All the signs suggest that the post-18 review of education and funding panel report will be published this week. Even before the report has been published, it has provoked strong emotions, many based on so-called leaks.
For Theresa May, publishing the report will be one of her last acts as she departs Downing Street, so she will be hoping that it will secure some sort of legacy from her spell as prime minister.
Universities seem to be hoping that at least some of the recommendations never get beyond the report, particularly the expected reduction in the fee cap. Interestingly, education secretary Damian Hinds has already taken to the media to debunk the universities’ claims that a reduced fee will lead to financial meltdown and a backwards step in social mobility. That schism sadly will most likely dominate media coverage, at the expense of proper consideration of the whole package of proposals.
More news: Post-18 review 'to recommend FE loans'
Colleges expecting little
Many colleges, on the other hand, will be expecting little from the report, in part because their low expectation of government policies is often close to reality. According to speculation, this time around colleges should be largely pleased with some welcome recommendations - particularly with the recognition of their vital role. I am hopeful that the report will secure the position of colleges in the mid-level/intermediate education and skills space, leading on technical education for young people and adults. It sounds like the report will also recognise the fantastic work that colleges carry out with employers and in achieving social mobility for millions of people, through a local community and labour market focus which few other institutions can rival.
The original plan, from the prime minister, was for the report recommendations to feed directly into this year’s spending review, with funding announcements in the autumn.
That plan has been derailed by Brexit and there is great speculation about whether the report recommendations will ever be implemented, even if it does get published this week. It’s clear that there are many who hope that the report simply gathers dust because of their concerns about the expected fee cap reduction recommendation.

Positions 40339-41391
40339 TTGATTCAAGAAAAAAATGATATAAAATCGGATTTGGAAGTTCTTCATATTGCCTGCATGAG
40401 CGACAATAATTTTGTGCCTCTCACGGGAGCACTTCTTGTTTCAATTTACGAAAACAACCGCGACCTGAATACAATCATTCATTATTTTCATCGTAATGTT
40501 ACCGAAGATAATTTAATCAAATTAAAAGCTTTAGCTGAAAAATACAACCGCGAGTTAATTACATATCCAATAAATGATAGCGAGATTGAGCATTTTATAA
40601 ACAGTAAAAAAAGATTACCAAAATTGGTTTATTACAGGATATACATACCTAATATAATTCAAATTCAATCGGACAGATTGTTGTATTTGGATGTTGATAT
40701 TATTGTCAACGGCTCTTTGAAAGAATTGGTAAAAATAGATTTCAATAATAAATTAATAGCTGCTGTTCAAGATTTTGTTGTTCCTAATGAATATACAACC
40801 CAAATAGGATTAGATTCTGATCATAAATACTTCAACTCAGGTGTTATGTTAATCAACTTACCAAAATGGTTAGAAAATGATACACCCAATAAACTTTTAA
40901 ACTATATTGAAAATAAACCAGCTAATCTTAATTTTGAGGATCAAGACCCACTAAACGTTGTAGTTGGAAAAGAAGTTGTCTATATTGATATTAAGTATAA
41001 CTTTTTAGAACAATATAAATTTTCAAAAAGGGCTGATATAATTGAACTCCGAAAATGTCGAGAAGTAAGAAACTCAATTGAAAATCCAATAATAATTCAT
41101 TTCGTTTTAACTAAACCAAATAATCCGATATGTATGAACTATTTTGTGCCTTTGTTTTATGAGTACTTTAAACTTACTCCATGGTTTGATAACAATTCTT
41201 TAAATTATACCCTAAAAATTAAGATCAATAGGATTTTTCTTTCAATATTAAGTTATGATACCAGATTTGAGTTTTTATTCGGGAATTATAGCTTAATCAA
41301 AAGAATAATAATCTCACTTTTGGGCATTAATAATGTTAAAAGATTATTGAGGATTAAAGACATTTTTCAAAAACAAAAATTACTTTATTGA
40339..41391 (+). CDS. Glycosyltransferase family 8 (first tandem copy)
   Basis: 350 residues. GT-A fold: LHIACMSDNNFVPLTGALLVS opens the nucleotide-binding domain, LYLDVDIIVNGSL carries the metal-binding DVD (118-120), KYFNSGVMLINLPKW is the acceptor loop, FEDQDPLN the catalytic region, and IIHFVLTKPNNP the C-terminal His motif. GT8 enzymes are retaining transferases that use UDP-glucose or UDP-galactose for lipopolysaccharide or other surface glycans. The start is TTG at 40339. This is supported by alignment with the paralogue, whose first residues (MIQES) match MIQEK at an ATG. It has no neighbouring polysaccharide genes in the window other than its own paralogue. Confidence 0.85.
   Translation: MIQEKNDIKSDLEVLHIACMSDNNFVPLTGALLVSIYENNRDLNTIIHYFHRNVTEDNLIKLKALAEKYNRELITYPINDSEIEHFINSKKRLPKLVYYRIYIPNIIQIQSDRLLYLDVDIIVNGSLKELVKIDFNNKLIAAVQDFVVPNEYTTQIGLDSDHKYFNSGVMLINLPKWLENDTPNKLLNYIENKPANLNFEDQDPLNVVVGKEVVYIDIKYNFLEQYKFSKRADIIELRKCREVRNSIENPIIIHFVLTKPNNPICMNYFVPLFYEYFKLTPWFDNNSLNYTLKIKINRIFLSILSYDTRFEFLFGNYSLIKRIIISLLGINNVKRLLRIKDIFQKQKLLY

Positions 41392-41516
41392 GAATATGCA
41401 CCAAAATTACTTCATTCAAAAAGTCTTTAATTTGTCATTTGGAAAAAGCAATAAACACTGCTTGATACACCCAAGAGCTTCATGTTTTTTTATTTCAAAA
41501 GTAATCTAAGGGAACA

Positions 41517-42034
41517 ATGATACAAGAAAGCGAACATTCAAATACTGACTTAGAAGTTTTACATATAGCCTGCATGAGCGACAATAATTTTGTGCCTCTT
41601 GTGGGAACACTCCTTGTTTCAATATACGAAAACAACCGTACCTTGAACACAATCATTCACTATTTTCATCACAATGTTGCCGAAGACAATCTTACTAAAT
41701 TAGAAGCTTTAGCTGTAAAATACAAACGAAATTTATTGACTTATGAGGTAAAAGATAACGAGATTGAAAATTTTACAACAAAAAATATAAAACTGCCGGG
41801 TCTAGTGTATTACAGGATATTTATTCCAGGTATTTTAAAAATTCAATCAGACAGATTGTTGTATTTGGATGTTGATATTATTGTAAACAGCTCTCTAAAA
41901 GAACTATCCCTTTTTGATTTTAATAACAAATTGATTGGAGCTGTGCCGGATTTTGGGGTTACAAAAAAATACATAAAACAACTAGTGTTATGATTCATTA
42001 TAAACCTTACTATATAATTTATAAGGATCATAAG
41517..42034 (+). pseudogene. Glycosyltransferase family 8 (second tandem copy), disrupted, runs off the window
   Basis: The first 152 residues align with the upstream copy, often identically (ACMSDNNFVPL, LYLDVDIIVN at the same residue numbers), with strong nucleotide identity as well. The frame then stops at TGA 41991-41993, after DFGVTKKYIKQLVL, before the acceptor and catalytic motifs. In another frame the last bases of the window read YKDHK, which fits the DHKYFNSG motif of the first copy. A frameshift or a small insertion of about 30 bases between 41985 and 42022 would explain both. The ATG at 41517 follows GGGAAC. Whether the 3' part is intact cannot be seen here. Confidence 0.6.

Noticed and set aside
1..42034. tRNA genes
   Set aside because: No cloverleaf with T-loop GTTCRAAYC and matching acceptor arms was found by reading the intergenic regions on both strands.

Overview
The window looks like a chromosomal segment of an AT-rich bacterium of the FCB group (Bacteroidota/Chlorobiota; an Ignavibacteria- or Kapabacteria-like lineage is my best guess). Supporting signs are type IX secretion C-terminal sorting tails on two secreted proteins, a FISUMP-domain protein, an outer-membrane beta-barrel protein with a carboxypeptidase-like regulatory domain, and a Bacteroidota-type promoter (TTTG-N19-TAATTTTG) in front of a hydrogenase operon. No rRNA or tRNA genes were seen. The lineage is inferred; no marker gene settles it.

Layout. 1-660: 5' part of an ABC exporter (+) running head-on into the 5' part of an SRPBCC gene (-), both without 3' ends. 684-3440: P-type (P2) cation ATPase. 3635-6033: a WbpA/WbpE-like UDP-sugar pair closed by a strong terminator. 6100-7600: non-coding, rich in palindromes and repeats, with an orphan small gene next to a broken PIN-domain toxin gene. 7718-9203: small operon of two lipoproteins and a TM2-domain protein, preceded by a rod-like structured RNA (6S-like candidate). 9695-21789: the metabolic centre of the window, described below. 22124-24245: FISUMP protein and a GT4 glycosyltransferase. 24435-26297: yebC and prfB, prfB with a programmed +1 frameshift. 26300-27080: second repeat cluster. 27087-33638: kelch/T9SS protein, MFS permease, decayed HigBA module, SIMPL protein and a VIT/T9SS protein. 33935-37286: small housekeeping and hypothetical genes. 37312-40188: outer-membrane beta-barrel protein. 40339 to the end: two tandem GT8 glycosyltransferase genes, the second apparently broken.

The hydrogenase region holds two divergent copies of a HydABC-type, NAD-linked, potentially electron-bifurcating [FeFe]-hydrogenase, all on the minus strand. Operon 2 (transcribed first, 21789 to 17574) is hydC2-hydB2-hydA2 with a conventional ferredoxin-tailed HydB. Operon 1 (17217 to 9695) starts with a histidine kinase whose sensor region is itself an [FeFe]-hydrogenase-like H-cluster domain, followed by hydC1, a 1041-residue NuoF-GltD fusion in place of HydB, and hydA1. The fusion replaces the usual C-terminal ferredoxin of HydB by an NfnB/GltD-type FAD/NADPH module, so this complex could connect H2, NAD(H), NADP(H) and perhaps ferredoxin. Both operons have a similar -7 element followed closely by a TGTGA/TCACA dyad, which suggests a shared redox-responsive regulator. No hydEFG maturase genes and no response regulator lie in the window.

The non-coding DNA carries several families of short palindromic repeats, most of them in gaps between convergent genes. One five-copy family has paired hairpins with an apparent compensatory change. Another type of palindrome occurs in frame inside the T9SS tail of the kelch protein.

Augar review: Wide-ranging recommendations
Reducing the report to that one issue may be clever lobbying but is rather disingenuous, given the wider remit of the review and the wide-ranging recommendations which the report will make.
Even if the report is largely overlooked, the issues it is attempting to address will not go away. We have in England a heavily biased post-18 education landscape, with a large investment in less than half of the population overshadowing the gross under-investment in millions of adults. It results in no restrictions on people being supported to study for three-year Bachelor’s degrees whilst opportunities for adults to learn English for speakers of other languages, literacy, numeracy and other lower-level qualifications have halved in the last decade and are strictly capped.
To put this another way, we have seen increased opportunities for social mobility for those successfully achieving higher education entry requirements, whilst social mobility at lower levels has been severely restricted. Addressing the latter does not have to involve restricting the former, but that zero-sum thinking seems to have already dominated the responses. That is shameful, because we should be arguing for better investment in education for all adults, at all levels, irrespective of the institutions they choose.
'Widening skills gaps'
Compared with our OECD competitors, our government and employers invest too little and we risk falling behind even further at current funding levels. Employers are reporting widening skills gaps, with hard-to-fill vacancies rising across the economy. The post-18 review report is designed to help address that, as well as the wider social mobility issues, and it should be considered carefully in that context. The report also lands at an interesting time for Treasury, with pressure on them to account differently for loans, bringing more focus on the costs of the current higher education system. Even if the report is ignored, that Treasury interest will not go away as they apply their value for money and return on investment lenses onto degrees and universities.
I have no doubt that there will be views, conclusions and recommendations in the report which I and many others will not fully agree with, but I hope that there is a genuine attempt to discuss and debate the proposals in the round. Responding to the fee cap recommendation alone would do a great disservice to the life chances of millions of people and would undermine the genuine attempts to design a more balanced post-18 system. We can and must do better than that.
David Hughes is chief executive of the Association of Colleges